6. Trade and Technical: use CIP code 489999 

If a student is in programs from two of these content areas in the same location, the code to be used should be the one in which the majority of the student’s time is spent. If the student spends equal time (as might be the case in 9th grade, for example); choose one CIP.  Performance data reported the U.S. Education Department is based on the student’s senior year, when data reporters will have the entire enrollment record to determine where the student spent most of his or her time.

  1. Some students were enrolled in several types of CTE courses in previous years but never were "concentrators" in any one area.

For example, they take the following one credit courses: technology course two years ago, business course last year and an engineering course this year. Do I enter the three CIP codes?.

No. They may have built a cohesive concentration—a custom program. These students are concentrators and should be coded as such. The only time you would use two CIP codes is if the student takes CTE in the high school and the BOCES. So, if a student takes all CTE in one location, there is only one CIP, the cohesive concentrations will be made up of more than one content area but, the system does not permit us to capture all of the detail.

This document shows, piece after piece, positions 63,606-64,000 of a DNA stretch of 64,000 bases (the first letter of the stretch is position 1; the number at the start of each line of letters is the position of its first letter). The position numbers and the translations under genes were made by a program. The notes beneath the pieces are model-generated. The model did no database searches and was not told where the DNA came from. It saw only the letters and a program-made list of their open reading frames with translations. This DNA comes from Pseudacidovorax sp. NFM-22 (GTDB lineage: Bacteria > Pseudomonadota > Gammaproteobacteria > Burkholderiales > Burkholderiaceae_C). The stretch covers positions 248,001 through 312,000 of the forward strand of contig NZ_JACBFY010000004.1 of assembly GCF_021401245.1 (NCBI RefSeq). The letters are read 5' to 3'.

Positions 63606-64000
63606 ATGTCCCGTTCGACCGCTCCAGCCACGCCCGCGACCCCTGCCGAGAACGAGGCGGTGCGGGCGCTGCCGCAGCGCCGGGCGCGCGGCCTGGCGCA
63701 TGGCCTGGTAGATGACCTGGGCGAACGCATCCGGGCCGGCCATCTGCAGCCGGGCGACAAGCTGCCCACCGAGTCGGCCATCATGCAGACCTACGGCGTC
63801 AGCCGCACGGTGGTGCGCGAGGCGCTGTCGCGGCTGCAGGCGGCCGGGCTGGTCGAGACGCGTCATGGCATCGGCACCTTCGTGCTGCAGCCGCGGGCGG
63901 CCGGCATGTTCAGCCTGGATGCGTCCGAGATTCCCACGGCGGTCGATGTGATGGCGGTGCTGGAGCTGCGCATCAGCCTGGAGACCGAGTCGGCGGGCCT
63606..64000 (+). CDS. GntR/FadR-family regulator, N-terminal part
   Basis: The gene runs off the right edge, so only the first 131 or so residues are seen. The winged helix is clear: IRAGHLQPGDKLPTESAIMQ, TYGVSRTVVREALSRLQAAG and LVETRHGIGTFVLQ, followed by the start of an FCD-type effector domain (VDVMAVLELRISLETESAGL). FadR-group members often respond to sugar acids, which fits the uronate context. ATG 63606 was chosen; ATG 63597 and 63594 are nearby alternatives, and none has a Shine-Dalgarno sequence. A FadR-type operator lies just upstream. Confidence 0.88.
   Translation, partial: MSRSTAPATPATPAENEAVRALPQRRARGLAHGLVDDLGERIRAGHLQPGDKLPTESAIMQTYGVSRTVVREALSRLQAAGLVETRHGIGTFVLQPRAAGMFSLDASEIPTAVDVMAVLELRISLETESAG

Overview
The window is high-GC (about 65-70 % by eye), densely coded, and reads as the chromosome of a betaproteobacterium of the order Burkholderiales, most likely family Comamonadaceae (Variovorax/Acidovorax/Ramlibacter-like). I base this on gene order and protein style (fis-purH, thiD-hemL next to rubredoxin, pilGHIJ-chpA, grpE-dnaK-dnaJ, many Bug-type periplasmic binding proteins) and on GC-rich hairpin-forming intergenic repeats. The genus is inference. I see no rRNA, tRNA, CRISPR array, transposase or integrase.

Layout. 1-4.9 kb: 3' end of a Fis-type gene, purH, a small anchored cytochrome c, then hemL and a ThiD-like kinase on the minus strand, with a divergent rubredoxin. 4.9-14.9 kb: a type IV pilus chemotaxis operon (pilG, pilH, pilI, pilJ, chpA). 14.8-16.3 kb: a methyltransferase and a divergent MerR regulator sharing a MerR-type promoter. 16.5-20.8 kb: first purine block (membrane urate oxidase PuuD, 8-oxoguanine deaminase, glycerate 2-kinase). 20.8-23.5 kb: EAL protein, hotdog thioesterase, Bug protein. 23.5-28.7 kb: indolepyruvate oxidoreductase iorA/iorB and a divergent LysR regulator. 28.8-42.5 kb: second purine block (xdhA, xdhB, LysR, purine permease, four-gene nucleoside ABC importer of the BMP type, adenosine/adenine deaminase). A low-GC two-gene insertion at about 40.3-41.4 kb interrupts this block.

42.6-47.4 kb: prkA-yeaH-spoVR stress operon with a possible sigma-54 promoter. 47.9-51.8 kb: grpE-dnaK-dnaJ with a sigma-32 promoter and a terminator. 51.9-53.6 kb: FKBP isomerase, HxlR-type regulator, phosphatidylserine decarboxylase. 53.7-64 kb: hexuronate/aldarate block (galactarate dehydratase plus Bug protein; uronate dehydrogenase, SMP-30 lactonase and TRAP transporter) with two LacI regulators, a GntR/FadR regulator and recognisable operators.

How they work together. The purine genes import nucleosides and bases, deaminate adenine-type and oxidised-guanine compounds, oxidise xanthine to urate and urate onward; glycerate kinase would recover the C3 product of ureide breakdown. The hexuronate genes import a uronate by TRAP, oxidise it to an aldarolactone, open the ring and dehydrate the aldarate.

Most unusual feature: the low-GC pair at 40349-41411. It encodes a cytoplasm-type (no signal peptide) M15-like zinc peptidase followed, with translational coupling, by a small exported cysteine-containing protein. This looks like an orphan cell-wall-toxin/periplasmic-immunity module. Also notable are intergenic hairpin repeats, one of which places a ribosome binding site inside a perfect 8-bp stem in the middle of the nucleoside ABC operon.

If the student has earned three full credits in CTE he or she is concentrator. The decision regarding whether or not a course constitutes a cohesive concentration /program should be made by staff involved in guidance or CTE program development . After these determinations are made, data officers should be provided with those the clusters of courses that may be counted as "cohesive concentrations." Some districts limit cohesive concentrations to courses from two content areas (e.g., business and technology education).